How do the genomic variants in individuals with sporadic Alzheimer's Disease (SAD) contribute to the development of Alzheimer's Disease (AD)? To begin addressing this question human induced pluripotent stem cell (hIPSC) technology will be used to begin testing the hypothesis that the genomes of individual SAD patients contain genetic variants that generate biochemically detectable phenotypes in human neurons. Human pluripotent stem cells (hIPSC) allow the genomes of human individuals afflicted with SAD to be captured in a pluripotent stem cell line. Such cells can then be differentiated to human neurons or glia in vitro for evaluating whether the captured genome alters neuronal or glial phenotype in a manner similar to that seen in cells carrying FAD mutations or as predicted by mechanistic models of SAD such as the Ass hypothesis. An hIPSC model may also be useful for addressing human specific effects and avoiding some aspects of the well known limitations of animal models such as high copy number in transgenic models and the absence of a human genetic background. Our underlying hypothesis is that the genome of a patient with SAD contains a set of susceptibility variants that may alter neuronal, glial, or other relevant cellular phenotypes in a detectable manner. Broadly speaking, genomic variants in SAD patients could contribute to disease in a variety of ways ranging from effects on inflammatory pathways, glial turnover of Ass or other potentially toxic molecules generated by neurons and other cells, or by effects in neurons on pathways of APP processing, susceptibility to Ass poisoning, tau hyperphosphorylation, oxidative damage, etc. In this R21 exploratory proposal, we propose to take the first step and use hIPSC technology to test the hypothesis that at least some SAD genomes cause APP expression, APP processing, or tau phosphorylation phenotypes in human neurons that carry the genomes of patients who developed SAD. Identification of such genomes would provide the raw material for further studies using high resolution molecular genetic analyses to define how different genomic variants contribute to neuronal phenotypes and might allow new drug targets and pathways to be identified. Possible predictive measures and diagnostics might also be generated. In this pilot project, we will probe these issues by completing two specific aims: 1) We will generate 3 hIPSC lines each from 5 SAD patients and 5 age-matched normal controls (NC). 2) We will generate purified neurons from each hIPSC line and test whether SAD neurons exhibit APP expression, APP processing, or tau phosphorylation changes typical of FAD.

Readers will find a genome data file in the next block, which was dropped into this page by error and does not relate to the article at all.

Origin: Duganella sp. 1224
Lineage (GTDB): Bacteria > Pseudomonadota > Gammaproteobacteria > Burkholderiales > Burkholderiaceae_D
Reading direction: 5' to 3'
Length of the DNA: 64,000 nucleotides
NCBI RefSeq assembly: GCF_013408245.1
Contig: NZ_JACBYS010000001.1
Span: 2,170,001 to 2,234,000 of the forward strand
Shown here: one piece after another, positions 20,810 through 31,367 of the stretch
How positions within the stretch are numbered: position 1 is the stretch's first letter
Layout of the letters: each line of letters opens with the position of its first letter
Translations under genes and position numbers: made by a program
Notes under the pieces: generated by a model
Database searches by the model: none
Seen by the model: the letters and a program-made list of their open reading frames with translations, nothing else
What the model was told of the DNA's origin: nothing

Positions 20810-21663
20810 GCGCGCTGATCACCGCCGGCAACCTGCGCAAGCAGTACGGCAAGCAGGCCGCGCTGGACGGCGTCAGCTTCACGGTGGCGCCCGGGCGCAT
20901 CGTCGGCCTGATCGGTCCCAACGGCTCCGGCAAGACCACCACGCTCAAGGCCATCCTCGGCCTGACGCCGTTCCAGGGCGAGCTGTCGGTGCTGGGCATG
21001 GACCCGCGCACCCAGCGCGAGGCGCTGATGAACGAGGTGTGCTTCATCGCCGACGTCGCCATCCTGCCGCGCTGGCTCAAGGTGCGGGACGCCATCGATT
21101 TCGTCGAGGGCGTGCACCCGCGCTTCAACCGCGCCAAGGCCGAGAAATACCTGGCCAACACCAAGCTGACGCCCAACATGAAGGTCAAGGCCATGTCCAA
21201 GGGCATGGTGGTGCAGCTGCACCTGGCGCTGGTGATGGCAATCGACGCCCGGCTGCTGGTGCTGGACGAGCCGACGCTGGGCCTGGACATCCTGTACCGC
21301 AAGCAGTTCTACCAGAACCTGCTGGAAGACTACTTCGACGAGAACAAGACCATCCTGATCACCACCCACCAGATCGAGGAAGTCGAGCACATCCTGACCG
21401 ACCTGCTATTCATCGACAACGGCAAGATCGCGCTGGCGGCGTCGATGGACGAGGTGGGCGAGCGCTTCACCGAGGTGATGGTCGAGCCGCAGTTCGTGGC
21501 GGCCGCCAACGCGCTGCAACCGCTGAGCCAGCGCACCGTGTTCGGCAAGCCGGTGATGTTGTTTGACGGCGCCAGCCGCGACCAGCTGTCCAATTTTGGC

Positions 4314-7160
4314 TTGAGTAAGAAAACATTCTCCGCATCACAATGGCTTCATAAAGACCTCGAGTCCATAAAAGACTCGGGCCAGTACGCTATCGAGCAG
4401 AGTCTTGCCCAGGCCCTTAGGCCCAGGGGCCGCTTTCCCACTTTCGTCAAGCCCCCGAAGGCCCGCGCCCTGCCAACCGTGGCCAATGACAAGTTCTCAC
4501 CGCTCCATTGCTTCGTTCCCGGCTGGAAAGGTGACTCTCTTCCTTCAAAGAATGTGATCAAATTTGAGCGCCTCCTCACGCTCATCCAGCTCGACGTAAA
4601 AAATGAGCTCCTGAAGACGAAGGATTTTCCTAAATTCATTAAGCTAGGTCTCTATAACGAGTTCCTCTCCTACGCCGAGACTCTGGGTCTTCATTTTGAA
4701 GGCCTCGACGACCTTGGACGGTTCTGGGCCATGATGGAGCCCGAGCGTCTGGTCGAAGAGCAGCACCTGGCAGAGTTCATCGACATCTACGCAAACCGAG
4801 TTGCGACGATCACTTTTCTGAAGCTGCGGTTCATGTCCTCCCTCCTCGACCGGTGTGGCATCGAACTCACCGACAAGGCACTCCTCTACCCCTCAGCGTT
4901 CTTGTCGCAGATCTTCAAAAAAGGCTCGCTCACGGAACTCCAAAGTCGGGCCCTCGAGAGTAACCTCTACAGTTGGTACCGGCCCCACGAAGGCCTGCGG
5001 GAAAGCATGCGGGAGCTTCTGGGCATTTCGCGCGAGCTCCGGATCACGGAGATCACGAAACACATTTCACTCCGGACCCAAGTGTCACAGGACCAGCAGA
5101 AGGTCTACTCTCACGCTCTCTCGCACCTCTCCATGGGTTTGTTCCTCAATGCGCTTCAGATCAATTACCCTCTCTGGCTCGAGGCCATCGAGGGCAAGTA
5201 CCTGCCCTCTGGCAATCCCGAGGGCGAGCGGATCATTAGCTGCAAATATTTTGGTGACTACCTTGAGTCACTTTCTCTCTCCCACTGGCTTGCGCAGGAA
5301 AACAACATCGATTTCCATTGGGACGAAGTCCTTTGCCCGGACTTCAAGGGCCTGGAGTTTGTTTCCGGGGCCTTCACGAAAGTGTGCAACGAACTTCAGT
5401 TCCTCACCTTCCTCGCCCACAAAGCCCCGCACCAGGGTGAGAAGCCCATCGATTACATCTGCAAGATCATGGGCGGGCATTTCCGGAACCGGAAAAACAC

Public Health Relevance

Sporadic Alzheimer's Disease is a major public health problem that develops in as much as 10% of the population older than 65 and 50% of the population older than 85. There are currently no disease altering therapeutic strategies although some agents offer temporary symptomatic relief. We propose to use stem cell technology to discover how genetic variation predisposes to Alzheimer's Disease with the hope that this work will allow new therapeutics and predictive diagnostics to be developed.

National Institute of Health (NIH)
National Institute on Aging (NIA)
Exploratory/Developmental Grants (R21)
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Development - 2 Study Section (DEV2)
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Wise, Bradley C
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University of California San Diego
Other Basic Sciences
Schools of Medicine
La Jolla
United States
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Goldstein, Lawrence S B (2012) Axonal transport and neurodegenerative disease: can we see the elephant? Prog Neurobiol 99:186-90